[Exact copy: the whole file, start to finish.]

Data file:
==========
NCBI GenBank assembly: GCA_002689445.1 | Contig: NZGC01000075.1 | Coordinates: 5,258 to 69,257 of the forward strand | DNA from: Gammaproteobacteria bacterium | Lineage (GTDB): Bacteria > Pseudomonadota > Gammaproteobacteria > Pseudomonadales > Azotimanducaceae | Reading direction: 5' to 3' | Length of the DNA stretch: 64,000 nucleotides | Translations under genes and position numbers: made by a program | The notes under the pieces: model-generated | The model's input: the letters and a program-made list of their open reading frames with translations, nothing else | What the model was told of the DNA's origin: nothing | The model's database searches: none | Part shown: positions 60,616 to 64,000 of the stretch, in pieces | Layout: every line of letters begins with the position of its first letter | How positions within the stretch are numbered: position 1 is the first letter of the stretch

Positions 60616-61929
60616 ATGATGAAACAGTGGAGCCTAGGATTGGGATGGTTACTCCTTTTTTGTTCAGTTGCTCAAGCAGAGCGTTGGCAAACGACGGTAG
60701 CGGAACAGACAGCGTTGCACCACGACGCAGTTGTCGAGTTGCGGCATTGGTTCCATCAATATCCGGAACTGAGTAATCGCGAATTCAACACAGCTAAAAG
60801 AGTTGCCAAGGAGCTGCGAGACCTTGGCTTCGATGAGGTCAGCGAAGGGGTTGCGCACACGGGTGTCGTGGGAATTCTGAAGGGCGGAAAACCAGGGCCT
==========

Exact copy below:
NCBI GenBank assembly: GCA_002689445.1 | Contig: NZGC01000075.1 | Coordinates: 5,258 to 69,257 of the forward strand | DNA from: Gammaproteobacteria bacterium | Lineage (GTDB): Bacteria > Pseudomonadota > Gammaproteobacteria > Pseudomonadales > Azotimanducaceae | Reading direction: 5' to 3' | Length of the DNA stretch: 64,000 nucleotides | Translations under genes and position numbers: made by a program | The notes under the pieces: model-generated | The model's input: the letters and a program-made list of their open reading frames with translations, nothing else | What the model was told of the DNA's origin: nothing | The model's database searches: none | Part shown: positions 60,616 to 64,000 of the stretch, in pieces | Layout: every line of letters begins with the position of its first letter | How positions within the stretch are numbered: position 1 is the first letter of the stretch

Positions 60616-61929
60616 ATGATGAAACAGTGGAGCCTAGGATTGGGATGGTTACTCCTTTTTTGTTCAGTTGCTCAAGCAGAGCGTTGGCAAACGACGGTAG
60701 CGGAACAGACAGCGTTGCACCACGACGCAGTTGTCGAGTTGCGGCATTGGTTCCATCAATATCCGGAACTGAGTAATCGCGAATTCAACACAGCTAAAAG
60801 AGTTGCCAAGGAGCTGCGAGACCTTGGCTTCGATGAGGTCAGCGAAGGGGTTGCGCACACGGGTGTCGTGGGAATTCTGAAGGGCGGAAAACCAGGGCCT